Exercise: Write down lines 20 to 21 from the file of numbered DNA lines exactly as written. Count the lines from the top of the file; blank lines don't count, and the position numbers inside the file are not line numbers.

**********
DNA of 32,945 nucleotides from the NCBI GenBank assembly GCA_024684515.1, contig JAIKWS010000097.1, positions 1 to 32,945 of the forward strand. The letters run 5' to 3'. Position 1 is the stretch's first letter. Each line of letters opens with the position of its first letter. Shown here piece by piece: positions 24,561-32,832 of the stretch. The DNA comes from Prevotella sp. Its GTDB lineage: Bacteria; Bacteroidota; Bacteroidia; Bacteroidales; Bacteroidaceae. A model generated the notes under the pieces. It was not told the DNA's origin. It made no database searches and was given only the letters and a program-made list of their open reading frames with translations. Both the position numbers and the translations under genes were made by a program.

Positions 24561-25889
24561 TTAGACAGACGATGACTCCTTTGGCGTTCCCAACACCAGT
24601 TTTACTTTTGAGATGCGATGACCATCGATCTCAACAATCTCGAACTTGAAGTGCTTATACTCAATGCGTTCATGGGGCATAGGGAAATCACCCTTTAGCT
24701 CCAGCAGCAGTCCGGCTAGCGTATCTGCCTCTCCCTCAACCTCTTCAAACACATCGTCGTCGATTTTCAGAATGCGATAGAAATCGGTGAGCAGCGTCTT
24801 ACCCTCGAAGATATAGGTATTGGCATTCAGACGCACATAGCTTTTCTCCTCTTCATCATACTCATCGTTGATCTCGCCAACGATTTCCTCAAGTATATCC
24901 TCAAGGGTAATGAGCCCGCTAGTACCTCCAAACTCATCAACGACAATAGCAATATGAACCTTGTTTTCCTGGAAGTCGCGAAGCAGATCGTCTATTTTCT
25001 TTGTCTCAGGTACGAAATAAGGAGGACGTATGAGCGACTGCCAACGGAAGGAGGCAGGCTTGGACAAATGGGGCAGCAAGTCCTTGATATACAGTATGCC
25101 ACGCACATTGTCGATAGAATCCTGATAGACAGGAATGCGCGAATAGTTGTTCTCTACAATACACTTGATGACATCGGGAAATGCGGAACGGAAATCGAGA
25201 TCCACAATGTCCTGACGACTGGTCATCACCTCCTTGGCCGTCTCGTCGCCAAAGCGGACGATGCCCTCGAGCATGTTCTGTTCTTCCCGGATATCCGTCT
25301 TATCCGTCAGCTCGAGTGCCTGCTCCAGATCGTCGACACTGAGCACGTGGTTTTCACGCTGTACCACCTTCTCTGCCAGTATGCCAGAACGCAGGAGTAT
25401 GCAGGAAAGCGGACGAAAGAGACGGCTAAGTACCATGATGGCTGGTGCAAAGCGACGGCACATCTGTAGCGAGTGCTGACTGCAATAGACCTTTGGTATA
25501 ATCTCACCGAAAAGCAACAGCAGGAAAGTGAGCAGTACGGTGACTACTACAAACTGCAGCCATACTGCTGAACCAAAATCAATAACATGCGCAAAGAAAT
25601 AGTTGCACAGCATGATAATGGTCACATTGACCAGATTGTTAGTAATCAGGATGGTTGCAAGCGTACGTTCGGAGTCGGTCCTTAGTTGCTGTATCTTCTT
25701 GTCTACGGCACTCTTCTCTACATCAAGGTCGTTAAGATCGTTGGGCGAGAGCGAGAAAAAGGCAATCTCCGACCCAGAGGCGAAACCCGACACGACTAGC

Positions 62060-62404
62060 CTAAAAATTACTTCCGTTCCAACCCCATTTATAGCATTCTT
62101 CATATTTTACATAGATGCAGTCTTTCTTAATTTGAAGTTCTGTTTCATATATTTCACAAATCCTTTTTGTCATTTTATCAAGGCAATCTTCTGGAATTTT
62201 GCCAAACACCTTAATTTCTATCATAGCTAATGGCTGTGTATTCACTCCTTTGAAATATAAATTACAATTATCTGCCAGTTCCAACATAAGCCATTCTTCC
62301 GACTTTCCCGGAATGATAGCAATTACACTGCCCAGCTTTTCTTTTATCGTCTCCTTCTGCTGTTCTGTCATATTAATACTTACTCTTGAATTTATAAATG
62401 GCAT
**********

62301 GACTTTCCCGGAATGATAGCAATTACACTGCCCAGCTTTTCTTTTATCGTCTCCTTCTGCTGTTCTGTCATATTAATACTTACTCTTGAATTTATAAATG
62401 GCAT